Obama has provided U.S. commanders in Afghanistan with new powers to combat the resilient threat posed by the Taliban, the White House confirmed Friday.
U.S. forces will now be allowed to provide Afghan conventional forces with close air support and will be allowed to accompany conventional Afghan forces "on the ground or in the air", spokesman Josh Earnest told reporters.
But Earnest insisted that U.S. forces will not have a combat role.
"When they're accompanying, they continue to be remained focused on the advise and assist mission that they've been carrying out for almost two years," he said.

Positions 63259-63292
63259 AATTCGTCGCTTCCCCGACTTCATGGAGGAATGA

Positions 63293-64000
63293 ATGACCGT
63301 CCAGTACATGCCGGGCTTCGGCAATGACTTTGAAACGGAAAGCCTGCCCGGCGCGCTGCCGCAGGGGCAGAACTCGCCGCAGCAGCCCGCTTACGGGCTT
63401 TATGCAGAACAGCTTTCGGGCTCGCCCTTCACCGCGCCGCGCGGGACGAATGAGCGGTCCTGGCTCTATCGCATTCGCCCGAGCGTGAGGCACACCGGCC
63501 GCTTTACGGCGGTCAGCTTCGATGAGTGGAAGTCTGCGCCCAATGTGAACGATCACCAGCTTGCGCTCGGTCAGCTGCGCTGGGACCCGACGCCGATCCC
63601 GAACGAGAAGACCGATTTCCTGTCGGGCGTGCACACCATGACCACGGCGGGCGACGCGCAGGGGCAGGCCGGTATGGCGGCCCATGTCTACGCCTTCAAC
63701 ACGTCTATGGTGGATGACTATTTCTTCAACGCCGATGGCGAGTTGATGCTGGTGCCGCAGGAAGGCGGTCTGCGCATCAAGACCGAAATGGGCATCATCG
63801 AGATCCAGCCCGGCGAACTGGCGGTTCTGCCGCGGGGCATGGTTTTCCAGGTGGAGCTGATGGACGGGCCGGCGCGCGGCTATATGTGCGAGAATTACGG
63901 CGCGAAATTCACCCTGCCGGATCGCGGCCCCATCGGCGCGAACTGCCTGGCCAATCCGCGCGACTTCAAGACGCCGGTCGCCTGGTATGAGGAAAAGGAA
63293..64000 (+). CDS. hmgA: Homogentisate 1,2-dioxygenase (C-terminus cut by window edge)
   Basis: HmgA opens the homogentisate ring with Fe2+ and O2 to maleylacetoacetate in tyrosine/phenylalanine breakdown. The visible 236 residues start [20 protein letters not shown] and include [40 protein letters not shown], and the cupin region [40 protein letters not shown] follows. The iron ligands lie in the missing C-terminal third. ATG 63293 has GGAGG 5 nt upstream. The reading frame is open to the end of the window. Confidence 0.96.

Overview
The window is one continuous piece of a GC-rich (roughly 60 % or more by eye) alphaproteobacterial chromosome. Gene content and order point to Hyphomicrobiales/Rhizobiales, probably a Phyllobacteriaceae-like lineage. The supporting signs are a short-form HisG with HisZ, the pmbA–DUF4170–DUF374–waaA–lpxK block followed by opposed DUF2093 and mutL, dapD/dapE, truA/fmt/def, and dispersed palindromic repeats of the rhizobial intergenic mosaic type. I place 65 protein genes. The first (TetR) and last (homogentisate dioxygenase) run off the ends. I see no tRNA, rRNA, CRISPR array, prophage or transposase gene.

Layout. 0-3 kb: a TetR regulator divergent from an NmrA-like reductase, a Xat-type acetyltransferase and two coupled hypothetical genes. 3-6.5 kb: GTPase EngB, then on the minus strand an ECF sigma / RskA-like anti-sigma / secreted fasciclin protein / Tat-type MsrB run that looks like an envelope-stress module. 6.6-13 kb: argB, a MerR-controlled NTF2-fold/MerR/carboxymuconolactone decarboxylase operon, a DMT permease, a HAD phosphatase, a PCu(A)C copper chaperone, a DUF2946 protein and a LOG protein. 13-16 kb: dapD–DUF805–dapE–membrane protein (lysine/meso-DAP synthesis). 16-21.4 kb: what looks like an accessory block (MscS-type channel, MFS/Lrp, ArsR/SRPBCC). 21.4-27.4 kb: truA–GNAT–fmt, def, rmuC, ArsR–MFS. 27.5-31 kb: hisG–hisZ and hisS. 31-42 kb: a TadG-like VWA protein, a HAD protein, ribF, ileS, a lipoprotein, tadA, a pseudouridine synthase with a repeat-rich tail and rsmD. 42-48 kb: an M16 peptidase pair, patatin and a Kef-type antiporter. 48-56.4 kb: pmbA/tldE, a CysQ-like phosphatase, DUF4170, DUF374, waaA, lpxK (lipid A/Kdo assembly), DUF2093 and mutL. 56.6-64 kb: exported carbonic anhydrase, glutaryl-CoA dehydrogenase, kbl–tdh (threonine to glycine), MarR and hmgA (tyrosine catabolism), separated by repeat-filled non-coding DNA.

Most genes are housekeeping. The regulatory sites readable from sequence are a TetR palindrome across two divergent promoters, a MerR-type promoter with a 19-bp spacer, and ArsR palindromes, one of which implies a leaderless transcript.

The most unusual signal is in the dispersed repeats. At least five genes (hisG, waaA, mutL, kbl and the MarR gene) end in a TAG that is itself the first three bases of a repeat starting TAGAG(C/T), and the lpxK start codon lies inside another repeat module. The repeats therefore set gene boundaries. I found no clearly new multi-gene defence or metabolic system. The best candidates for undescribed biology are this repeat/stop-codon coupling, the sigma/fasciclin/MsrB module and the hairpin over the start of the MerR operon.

Previously, U.S. and NATO forces had only been allowed to provide that assistance to Afghan special forces.
"The idea here is to put U.S. forces in a position where they can be more proactively supportive of operations led by Afghans Security Forces on the ground," Earnest said.
The U.S. formally ended its combat operations in Afghanistan in 2014, but the Afghan government has struggled to counter the ongoing Taliban insurgency.
The troubled anti-Taliban effort has cast doubts on the relatively modest U.S. plans to cut current force levels in the country from the 9,800 U.S. troops currently in country to 5,500 by 2017.
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